What Have I Done To You

Hello World,

What have I done to you? I was born during a time when I thought I was free. I came from a woman and delivered by a doctor. When God spoke life into me, he designed in his image. I stood for something and had a purpose for my life in his eyes. He created me to bleed, breathe and cry. My eyes opened and my limbs all moved and the heart in me beat. What have I done to you?

I was born labeled by the world as being African American, although I’ve never seen Africa except in movies, in pictures, and on maps. So why was this label attached to me, I have no idea but I learned about what others claimed to be my culture. I was called black because it seemed to fit their description of me. I never understood and it took me awhile to embrace who I was.

I was a young, black woman delivered into an unknown world and because of the color of my skin people decide how they will treat me. Racist, I wasn’t raised that way and it wasn’t a part of my up bringing because I always heard my family was filled with colors of ever race. So why did I feel so different? Did God create me to be a victim of this world or did society create these standards of acceptability.

I am black and my friends many shades of grey. (lol) Some claim to be biracial and others multiracial but I love them all the same. I guess you can say that I am a part of a beautiful rainbow and we blend quite well.

I write this today because I feel our world is slowly losing the very message God created this world to be. I am black and my friends come from all races and walks of life. Here’s the craziest things I’ve ever heard from the friends I embrace. These things are about me and how they view me in their eyes.

You are a black girl trapped in a white girls body – said because I have no butt

You’re truly country – I fish, hunt, and love four wheelers and country music

You’re so far from normal – I think outside the box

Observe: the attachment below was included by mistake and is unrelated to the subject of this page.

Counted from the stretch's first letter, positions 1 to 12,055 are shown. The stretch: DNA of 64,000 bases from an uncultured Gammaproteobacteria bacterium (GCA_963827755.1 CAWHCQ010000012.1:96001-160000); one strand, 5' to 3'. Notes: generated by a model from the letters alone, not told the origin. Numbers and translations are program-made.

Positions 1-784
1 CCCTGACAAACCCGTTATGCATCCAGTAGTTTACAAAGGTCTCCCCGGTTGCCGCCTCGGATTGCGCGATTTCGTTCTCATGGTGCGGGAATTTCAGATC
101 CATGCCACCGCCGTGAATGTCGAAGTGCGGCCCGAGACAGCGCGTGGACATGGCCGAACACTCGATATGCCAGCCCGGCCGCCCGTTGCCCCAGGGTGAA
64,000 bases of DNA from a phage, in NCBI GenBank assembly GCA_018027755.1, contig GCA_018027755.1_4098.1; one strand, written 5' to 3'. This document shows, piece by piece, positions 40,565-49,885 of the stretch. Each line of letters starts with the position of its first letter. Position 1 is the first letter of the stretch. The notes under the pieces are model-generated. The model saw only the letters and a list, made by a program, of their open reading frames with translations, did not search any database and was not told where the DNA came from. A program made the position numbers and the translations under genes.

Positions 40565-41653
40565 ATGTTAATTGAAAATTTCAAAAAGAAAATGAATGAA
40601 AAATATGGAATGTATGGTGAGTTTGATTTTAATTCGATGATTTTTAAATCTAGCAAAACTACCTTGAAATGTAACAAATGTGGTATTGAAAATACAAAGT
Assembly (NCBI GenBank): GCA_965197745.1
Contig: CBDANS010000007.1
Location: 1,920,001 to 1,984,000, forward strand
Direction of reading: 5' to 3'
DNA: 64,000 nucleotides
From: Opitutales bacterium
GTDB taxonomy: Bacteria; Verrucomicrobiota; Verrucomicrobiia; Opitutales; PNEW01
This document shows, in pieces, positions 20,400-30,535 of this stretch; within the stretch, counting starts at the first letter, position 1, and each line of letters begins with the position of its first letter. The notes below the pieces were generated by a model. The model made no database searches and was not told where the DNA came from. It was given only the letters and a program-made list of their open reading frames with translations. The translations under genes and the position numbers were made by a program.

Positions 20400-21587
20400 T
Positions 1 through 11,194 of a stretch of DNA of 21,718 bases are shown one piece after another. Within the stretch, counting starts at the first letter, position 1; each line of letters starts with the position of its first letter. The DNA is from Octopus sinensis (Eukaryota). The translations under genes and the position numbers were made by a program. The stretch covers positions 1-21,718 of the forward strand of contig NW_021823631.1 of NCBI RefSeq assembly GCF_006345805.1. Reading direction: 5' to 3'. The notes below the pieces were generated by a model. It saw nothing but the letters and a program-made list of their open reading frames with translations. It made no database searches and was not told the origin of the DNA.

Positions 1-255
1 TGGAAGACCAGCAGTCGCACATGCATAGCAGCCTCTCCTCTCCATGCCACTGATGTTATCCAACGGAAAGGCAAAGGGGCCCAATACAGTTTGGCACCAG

These are just a few but I embrace who I am and the people I have chosen to be around. I am sure we all see color except for those God chose to be make color blind.  However, many of us choose not to allow color to distract us from seeing a person for who he/she is. I do not hate people because of their color, sexuality or denomination. I see people for who they are.

I am me, silly, love God, love being a mom and trying new things. I am afraid of heights and claustaphobic. I speak properly when in a business or professional setting. Around my friends I am loud and filled with energy. I don’t sugar coat things because I respect honesty in people. I will comfort those in tears even if we’re not friends. I don’t like to see people cry and I will give a person down on their faith my last. So why am I the one you bash or when you see me you act as if I have a criminal past.

I don’t have a criminal past but was turned down for a job and the reason was funny. My friends say over the phone I sound white. So here is the story! I applied for a job in a different city because I wanted to relocate to a better place. A place where I could do things with my kids without having to travel just to find enjoyable things for them. A place that offered more and had better schools within close proximity but also still offered the comforts of the country atmosphere. Well when they called they talked to me well over an hour and before the called ended I had landed the job. I was told to come into the office the following week and do my paperwork and get my badge. Well I showed up and the facility was predominately white staffed but it was no doubt the job I was offered I was more than qualified for, my credentials spoke for themselves. Well everyone looked shocked as I entered the facility and asked for the supervisor. He came out to me meet me and as soon as our eyes met and I introduced myself his smile slowly started to fade. Once in his office he told me he was sorry but the job offers had already been filled by his assistant supervisor and he was sorry for the drive I had to make. I had noticed the sign outside because when I am sitting anywhere I always read postings around me. The sign had nine postings of positions that needed to be filled. Four was for the job I was called in for. Upon my departure I saw the sign had been removed and the secretary was standing in front of the bulletin with the sign in her hand. I simple thanked the guy for his time but inside there was so much more I wanted to say. A few days later I saw the same facility in an online posting. I was hired because he thought that my voice went along with my name Martha and he assumed I was white. I didn’t check the race on my application.

Needless to say I felt a little bad but here I am today. I’m me

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